The Gamble

August 23, 2012, 4:41 PM GMT+0

Only a few days remain until the Republican National Convention and the official kick-off to the 2012 presidential election. All year we have watched the candidates campaign and finally we have two nominees and a sprint to the finish.

It seems like a good time to take stock of where we are in the 2012 campaign and how we got here. John Sides (George Washington University) and I have been analyzing mountains of polling and media data from YouGov and General Sentiment and we’ve packaged all our observations about the 2012 election into The Gamble: Choice and Chance in the 2012 Presidential Election, a portion of which is available today in two e-chapters. These preview chapters are available in electronic format (at no cost) from various e-book retailers or from the Princeton University Press website.

So … on the eve of the first nominating convention, where does the race stand? Can Barack Obama survive the campaign given the state of the nation’s economy?

Our data in The Gamble suggest that although the economy may be growing slowly, it is growing – and historically speaking, incumbent presidents in growing economies, even slow-growing ones, are hard to beat. Our model predicts an Obama victory in the fall given the state of the economy and his approval ratings to date.

In fact, we argue in The Gamble, that Obama is actually more popular than he should be given the state of the economy. See the figure below from The Gamble’s chapter called “The Hand You’re Dealt.”

Three things explain Obama’s popularity. First of all, Democrats and independents are giving Obama more support than his economy warrants. Presumably, this is because they find him so generally likeable; which brings us to the second thing: people like President Obama; they find him “warm and friendly” and they think he “cares about people” like them. Seventy-one percent of people found the president warm and friendly as opposed to cold and aloof in a January poll by the Pew Research Center – and even half of Republicans thought this! Finally, more people blame George Bush for the economic turmoil Obama inherited and give Obama a pass on accountability for the slow recovery. These things coupled with a growing economy (even a slow one) make Obama hard to beat.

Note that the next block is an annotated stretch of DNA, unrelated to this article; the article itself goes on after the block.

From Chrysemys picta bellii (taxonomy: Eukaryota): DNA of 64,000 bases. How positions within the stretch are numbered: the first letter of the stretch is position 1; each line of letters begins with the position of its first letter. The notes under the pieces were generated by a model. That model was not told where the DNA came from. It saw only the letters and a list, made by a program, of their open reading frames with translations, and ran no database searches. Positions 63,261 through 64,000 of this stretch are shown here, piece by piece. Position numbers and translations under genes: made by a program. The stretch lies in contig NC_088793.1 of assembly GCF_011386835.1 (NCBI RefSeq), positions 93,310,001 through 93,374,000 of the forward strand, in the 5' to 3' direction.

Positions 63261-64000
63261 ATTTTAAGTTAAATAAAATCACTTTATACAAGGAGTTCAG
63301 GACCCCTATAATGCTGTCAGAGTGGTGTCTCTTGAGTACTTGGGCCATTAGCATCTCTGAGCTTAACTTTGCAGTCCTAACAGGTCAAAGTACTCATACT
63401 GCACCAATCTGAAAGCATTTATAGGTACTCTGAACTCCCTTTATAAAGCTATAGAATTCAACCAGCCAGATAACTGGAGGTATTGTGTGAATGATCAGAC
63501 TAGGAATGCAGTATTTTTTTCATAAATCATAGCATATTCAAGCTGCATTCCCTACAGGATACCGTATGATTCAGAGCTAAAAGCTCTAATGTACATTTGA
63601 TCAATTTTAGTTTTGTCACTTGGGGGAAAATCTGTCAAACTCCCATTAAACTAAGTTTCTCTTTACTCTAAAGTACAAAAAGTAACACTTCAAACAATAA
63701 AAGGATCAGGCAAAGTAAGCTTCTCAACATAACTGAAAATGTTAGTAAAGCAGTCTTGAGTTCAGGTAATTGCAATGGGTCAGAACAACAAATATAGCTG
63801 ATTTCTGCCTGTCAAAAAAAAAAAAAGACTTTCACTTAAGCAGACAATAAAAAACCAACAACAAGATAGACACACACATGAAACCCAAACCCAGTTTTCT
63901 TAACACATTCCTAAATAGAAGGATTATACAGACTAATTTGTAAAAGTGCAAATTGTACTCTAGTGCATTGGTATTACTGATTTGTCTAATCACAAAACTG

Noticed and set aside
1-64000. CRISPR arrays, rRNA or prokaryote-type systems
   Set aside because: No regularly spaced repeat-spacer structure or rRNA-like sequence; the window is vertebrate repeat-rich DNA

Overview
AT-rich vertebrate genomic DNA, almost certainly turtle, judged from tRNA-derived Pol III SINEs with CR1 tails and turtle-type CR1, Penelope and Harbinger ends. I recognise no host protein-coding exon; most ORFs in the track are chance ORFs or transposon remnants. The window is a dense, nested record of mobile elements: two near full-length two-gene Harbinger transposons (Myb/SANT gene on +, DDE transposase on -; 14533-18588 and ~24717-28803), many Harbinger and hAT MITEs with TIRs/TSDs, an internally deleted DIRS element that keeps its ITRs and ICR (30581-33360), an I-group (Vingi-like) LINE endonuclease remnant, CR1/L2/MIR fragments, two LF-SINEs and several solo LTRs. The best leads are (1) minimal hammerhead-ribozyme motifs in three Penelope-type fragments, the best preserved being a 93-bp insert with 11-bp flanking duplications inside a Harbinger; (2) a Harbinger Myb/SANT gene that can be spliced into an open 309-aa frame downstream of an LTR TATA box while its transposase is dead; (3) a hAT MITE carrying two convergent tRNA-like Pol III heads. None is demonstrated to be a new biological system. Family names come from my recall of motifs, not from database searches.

Hard to beat – yes, but impossible to beat? No. Can Mitt Romney steal this election away from an incumbent president in a slowly recovering economy? Sure. To do so he will need support from the party’s base and a strong showing among independents. How likely is that?

In The Gamble’s chapter on the run-up to the primaries, “Random, or Romney?,” we show that Romney was popular going in to 2012 and remained popular all along. The idea that the party was searching for “anyone but Romney” is a myth – and an artifact of the journalistic incentive to cover the things that are moving at the expense of the things that stand still. After all, a reporter cannot write the same story every day. It would have been a mighty boring primary season if the newspapers printed daily stories about Romney’s marked advantage in fundraising and endorsements – but that was the reality. Take a look at where things stood in December of 2011 going in to the Iowa Caucus.

Romney had more endorsements than any of the other GOP candidates, he raised more money, he had more positive news coverage than any other candidate, and he received more news coverage in total than any other candidate in the race. He was the dead-on front runner.

Romney was also ahead in terms of public opinion in December of 2011. More likely Republican primary voters had favorable opinions of Romney than of any other GOP contender. On average, the party was embracing Romney going into the Iowa caucus.

Furthermore, Romney was never disliked by the party base, despite reports of the contrary. In fact, nearly all segments of the party recognized Romney as the frontrunner and had high opinions of him. This is probably why the nomination of Paul Ryan as a running mate has not helped Romney in the polls – the group that Ryan is meant to court already liked Romney well-enough.

So as we launch the official start of the 2012 campaign, we’ve got an incumbent president who people genuinely like and who is outperforming his economy and a challenger who people see as less likeable, but whose party is rallying around. To take this election away from the incumbent, Mitt Romney has to win over moderates and independents. As his convention unfolds, will it focus on courting the political middle or rallying the base of the party? Stay tuned.